August 7, 2015

THERE'S NO MORE INEXPLICABLE PART OF RUGBY...:

THE LEGEND OF PAT O'DEA : Pat O'Dea, an Australian who joined the Wisconsin football team in the 1890s, later coached Notre Dame and worked as a lawyer in San Francisco. (B. David Zarley, 8/02/15, Sports on Earth)

Thanksgiving Day 1898 was cold and clear, Lake Michigan lying flat just beyond Sheppard Field, and the promise of champagne was with Wisconsin's exotic star fullback, Pat O'Dea. An entire crate was the bounty being offered by University of Wisconsin coach Philip King to keep his Badgers hungry and focused against a lackluster Northwestern squad. But they would need to score in the first two minutes of the game to collect the prize, which was next to impossible back then.

Turn-of-the-century football was vastly different from the modern game. The nascent gridiron game looked something more like rugby, a brutal, mauling contest wherein gangs of men forced the ball carrier through the line like linens through a mangle. It would often take three tries to even get five yards, and there was no forward pass to speak of. With every play a running play, fumbles and miscues were frequent, so the punt was the most effective method of gaining yards. Rather than take any risk on your own side of the field, it was always more prudent to drop the other guy back deep, hoping your opponent would be forced to kick it again, this time getting your side close enough that to try for a dropkick goal or a touchdown would not be considered suicide.

It was fortunate, then, that the Badgers had O'Dea. An Australian expat, he was long and lean, handsome with a brushed sweep of hair, considered de rigueur in the day not only for fashion's sake, but safety's; the footballer's locks were cultivated to serve as headgear, of sorts, to help prevent concussions or riven skulls. O'Dea had an equally perfect athlete's body, shockingly tall but somewhat slight, and all leg -- in the way a model is all leg -- with perfectly developed, powerful muscles allowing him an incredible speed and the ability to blast sky-splitting punts and dropkicks that must have reminded the Midwestern boys, with their Scandinavian heritage, of Thor himself.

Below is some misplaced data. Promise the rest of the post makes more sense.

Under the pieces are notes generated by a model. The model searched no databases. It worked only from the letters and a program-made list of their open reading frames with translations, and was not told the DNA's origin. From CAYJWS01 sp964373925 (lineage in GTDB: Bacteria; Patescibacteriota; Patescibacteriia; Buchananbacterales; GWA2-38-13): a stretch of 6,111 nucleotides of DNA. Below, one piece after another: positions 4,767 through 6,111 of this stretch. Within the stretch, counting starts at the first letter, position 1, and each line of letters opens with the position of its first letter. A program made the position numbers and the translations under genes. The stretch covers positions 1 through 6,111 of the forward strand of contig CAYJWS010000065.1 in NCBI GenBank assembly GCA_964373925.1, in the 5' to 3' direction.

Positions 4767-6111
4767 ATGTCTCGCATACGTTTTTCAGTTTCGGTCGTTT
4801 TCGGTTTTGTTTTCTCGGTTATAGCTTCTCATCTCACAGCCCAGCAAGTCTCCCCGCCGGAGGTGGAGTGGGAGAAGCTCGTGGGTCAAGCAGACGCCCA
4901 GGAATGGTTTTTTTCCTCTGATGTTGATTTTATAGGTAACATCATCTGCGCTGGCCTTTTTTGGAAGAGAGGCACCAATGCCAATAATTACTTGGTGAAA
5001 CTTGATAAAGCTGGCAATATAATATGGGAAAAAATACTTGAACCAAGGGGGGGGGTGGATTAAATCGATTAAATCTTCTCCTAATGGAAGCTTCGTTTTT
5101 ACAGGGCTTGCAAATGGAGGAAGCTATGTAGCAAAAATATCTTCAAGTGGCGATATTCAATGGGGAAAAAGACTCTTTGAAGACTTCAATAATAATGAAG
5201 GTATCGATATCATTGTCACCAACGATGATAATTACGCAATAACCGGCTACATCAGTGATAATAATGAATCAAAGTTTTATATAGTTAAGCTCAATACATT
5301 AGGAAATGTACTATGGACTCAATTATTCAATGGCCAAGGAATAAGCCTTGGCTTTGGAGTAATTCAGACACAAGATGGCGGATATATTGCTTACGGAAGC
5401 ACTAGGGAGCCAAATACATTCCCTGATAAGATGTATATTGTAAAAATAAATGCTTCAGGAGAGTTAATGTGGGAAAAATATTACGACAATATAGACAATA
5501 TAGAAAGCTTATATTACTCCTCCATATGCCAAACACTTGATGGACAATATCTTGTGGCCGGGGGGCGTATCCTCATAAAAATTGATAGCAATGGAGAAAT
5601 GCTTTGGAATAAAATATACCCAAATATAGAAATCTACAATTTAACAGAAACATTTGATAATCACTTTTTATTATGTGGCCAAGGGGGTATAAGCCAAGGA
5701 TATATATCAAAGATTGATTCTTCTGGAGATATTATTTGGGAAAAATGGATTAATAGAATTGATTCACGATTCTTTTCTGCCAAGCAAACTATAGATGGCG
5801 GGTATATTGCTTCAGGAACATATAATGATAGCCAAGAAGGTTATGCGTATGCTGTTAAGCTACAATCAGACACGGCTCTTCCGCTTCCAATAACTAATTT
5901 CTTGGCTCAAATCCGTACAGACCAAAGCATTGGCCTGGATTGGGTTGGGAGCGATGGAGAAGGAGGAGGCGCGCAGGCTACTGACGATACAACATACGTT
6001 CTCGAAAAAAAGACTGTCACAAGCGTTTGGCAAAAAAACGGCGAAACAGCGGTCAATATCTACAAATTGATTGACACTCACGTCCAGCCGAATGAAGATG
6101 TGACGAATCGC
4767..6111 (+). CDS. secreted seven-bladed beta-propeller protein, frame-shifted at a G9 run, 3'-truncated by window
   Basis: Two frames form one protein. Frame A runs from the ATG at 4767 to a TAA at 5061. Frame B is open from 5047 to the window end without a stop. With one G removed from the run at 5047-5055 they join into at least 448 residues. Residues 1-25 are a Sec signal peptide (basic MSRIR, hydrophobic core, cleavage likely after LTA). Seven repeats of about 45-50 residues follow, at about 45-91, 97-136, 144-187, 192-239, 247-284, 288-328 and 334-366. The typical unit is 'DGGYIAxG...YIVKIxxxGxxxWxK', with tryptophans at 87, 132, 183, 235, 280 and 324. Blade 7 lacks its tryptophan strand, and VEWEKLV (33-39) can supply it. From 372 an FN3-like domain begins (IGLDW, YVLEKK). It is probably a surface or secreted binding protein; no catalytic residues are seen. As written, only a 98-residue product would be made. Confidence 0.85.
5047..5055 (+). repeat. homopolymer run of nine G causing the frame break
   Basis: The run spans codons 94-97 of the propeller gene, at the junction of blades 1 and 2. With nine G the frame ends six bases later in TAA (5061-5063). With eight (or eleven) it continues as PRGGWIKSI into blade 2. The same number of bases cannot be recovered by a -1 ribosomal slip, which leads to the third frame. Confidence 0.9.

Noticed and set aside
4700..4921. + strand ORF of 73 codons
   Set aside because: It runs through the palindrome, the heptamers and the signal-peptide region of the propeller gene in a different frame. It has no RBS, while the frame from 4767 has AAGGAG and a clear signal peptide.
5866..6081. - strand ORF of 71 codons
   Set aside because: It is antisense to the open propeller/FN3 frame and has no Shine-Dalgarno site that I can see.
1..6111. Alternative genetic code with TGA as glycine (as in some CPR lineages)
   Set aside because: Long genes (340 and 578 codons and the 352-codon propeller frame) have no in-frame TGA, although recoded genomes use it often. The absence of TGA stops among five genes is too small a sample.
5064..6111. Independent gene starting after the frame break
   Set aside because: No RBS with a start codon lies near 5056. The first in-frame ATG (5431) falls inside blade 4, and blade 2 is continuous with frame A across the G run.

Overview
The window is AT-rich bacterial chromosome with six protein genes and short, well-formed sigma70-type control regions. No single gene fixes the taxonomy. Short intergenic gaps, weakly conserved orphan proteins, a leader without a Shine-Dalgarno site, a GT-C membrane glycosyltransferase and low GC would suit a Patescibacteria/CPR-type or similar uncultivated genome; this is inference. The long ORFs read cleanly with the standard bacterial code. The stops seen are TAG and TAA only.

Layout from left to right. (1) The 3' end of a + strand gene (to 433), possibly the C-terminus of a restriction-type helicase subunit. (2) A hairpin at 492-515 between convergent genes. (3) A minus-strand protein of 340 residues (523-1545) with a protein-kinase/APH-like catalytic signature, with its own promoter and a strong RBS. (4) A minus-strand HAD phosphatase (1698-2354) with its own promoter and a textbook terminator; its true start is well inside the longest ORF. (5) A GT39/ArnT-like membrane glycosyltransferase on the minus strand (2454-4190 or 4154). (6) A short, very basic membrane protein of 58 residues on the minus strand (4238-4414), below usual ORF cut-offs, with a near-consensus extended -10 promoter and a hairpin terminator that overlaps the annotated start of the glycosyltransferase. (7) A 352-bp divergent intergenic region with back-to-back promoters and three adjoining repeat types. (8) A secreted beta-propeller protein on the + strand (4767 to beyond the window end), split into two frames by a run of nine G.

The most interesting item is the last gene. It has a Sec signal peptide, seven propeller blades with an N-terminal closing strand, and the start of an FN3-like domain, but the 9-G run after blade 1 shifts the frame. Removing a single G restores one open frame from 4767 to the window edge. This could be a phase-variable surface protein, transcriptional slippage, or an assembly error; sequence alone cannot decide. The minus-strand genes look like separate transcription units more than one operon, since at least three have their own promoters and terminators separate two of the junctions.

Wisconsin and Northwestern began the Thanksgiving game by trading punts, with the Badgers eventually getting the ball back right around midfield. A good starting place established, Wisconsin prepared the long, hard process of moving the ball upfield, getting close enough for their mighty kicker to nail the five-point dropkick goal.

That is, all the Badgers prepared for that except O'Dea. The Boomer was about a dozen yards behind center, calling for a dropkick formation. Wisconsin end Slam Anderson believed O'Dea must have made a mistake -- attempting to score a goal from 60 yards out? He figured O'Dea must have meant to punt, and so Anderson streaked downfield as a gunner, leaving the Boomer unprotected in the backfield.

O'Dea sidestepped a Purple defender, dropped the fat football to the ground and made tremendous contact, swinging those powerful legs forward -- so hard that both his feet, at the apex of the kick, left the ground -- and the ball screamed skyward, toward five points and champagne and myth.

...than their eagerness to kick the ball despite open field in front of them.
Posted by at August 7, 2015 8:14 AM
  

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